The mysterious Goa Gajah (elephant cave) is one of the oldest relics on Bali. The exact time of origin is uncertain, but archeologists estimate the cave to have been built around year 1022 AD. This was long before Majapahit entered the island, and also hundreds of years before the first Europeans set foot here. The site is a mix of Hindu- and Buddhist symbols, among them the cave with the entrance in an artistically carved cliff, a bathing pool with fountains, a statue of the Buddhist goddess Hariti, as well as several other Buddha figures.
The cave was only known by the locals until 1923, when a young Dutch found the place after hearing some conversation about a monster head with elephant ears.
The left wing of the cave: three linga, symbols of fertility.It soon became apparent that it was rather a head of a demon, not an elephant, but this misunderstanding probably gave the cave it’s name. Another explanation for the name is that it comes from the statue of the elephant god Ganesh, a third explanation is that Javanese writings from 1365 says that a Buddhist hermit lived near Lwa Gajah, the elephant river. This probably points to the Petanu river close by and probably also to the cave, which is quite similar to hermitages found on East Java. Yet another interpretation of the name is that the cave was created by the legendary giant Kebo Iwo, who also according to the myth built Gunung Kawi and Yeh Pulu. The demon above the cave entrance should then be a portrait of the same Kebo Iwo.
The demon is in fact meant to protect the site, this is quite common on Bali were demonic faces like this is found on temples and other buildings all over the island. Who this particular demon is meant to portrait is still disputed, except for Kebo Iwo it has been suggested that it is the witch Rangda or maybe Shiva Pasiputi. Shiva Pasiputi divided the cosmic mountain Mahameru in two and created the rival mountains Agung and Batur, as well as the characteristic split gate that can be seen everywhere on Bali. The fingertips of the demon seems to push aside a jungle of carved animals, cliffs, leaves, waves and demons.
Three of the statues in the old bathing pools.The cave is manmade and has the shape of a T, it is two meters high and one meter wide. It contain 15 niches which is regarded as proof that this was not a temple. At the end of the left wing there is a one meter tall, four armed statue of the elephant god Ganesh, at the end of the right wing there is three half meter tall “linga”, fertility symbols of the Hindu God Shiva. On the walls there are some old-Javanese writings which has helped to establish the time of origin of the cave.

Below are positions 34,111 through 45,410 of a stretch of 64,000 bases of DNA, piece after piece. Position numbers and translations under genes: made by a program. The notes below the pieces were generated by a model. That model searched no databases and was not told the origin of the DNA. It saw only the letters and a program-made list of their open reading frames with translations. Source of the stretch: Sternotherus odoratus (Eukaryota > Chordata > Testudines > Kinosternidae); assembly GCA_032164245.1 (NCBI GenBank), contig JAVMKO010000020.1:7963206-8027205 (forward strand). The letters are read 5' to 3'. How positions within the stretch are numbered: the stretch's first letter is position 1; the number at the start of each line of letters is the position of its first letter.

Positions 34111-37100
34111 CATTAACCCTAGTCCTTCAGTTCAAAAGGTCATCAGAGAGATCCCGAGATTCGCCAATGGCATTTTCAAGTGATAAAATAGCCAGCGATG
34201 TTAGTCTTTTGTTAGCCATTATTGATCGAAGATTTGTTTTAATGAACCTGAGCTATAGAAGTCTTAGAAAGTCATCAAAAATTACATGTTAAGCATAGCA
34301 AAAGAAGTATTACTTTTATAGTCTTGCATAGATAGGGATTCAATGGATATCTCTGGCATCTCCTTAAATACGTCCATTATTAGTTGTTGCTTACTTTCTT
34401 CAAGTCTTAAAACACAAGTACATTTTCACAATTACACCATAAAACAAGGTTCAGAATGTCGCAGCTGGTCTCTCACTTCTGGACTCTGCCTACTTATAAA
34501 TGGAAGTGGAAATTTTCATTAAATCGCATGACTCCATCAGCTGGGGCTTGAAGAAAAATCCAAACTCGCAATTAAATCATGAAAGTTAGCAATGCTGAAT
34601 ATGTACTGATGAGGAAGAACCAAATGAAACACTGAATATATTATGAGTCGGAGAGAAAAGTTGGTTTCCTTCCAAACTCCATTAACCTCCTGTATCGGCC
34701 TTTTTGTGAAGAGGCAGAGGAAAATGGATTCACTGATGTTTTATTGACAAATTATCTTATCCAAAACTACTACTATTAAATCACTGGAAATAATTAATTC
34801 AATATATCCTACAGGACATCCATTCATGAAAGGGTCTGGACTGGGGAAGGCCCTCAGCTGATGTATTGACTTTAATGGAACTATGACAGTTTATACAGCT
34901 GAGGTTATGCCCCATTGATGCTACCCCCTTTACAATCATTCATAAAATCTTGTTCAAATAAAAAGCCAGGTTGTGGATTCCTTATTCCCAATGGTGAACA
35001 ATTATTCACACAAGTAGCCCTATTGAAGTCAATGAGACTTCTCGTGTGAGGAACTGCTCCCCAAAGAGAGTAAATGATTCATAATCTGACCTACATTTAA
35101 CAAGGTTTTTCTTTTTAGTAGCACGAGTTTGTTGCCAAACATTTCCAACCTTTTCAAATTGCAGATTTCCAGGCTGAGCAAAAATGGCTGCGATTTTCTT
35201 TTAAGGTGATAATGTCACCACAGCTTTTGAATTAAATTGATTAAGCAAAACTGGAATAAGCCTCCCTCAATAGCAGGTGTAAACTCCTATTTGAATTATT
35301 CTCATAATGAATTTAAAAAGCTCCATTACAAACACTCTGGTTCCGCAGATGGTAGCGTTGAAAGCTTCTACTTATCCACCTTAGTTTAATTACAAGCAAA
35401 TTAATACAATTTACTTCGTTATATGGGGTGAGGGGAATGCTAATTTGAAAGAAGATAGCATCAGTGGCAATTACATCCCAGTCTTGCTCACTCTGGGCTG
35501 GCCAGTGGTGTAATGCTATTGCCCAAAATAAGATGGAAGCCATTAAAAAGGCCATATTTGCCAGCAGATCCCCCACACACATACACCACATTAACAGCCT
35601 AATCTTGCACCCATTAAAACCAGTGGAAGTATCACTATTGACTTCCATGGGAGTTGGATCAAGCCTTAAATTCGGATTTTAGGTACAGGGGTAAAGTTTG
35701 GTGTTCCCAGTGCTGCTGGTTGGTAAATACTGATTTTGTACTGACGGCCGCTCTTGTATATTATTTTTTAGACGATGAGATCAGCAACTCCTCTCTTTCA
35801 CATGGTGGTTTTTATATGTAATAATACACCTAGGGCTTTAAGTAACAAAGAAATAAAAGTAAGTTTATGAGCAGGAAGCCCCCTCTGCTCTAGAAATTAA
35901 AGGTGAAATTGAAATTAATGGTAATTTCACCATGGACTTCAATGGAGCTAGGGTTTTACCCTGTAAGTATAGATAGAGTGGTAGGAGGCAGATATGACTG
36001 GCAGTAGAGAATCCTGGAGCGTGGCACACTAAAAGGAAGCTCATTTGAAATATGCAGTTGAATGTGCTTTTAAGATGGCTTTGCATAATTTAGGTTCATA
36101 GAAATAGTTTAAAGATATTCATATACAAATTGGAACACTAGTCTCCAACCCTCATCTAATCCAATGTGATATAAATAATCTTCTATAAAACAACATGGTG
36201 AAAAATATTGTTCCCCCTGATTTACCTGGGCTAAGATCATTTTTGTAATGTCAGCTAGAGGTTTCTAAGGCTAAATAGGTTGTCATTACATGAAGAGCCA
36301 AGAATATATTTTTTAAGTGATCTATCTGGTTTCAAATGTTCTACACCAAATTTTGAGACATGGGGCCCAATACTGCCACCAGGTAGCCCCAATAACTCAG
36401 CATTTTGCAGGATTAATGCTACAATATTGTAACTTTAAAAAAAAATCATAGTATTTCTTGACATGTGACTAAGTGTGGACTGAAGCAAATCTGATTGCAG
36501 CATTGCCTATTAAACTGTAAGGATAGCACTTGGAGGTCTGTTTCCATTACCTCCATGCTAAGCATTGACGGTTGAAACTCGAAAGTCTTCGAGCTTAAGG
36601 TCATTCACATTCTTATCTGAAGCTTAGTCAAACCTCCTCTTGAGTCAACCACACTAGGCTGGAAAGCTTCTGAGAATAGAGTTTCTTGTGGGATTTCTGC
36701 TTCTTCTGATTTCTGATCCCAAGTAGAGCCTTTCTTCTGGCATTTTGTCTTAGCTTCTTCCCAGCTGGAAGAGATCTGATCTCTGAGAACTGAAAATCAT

The bathing place in front of the cave was not discovered before 1954. It then became apparent that the whole complex has been an important religious site in old Bali.
Parts of the statues in the bathing pools were first found close by the cave, and later the bathing pool itself were excavated. The bathing pools are divided in two, one for men and one for women, each part with three water sprouting statues. The statue parts first found fit perfectly to the parts found by the pools. Another bathing place were later found further down the hill, with steps leading down to it. These findings is said to be the most important done on Bali since WW2.
The old bathing pools.To the left of the cave there is a statue of the Buddhist goddess Hariti, a child-eating witch worshipped in India. She converted to Buddhism and transformed into a fertility goddess and a protector of children. On Bali she is also known as Men Brayut, a name often used on poor women with many children. South of the cave there is a small shrine with two Buddha figures, or it used to be two until 2000 when one was stolen. Close by there is some fragments of old relief’s, probably much older than the cave.
Goa Gajah can be difficult to find on your own, from south you drive towards Gianyar, by the “baby monument” after Batuan you continue straight ahead towards Ubud, then turn right at Teges towards Bedulu. The site is on the right side two kilometers before the Bedulu village. You know you’re there when you see the large parking lot and the many souvenir stalls. From Goa Gajah it is possible to take a walk through the rice fields in Bedulu and to Yeh Pulu, it is recommended that you pay one of the local kids to guide you.
Article by Indonesia Photo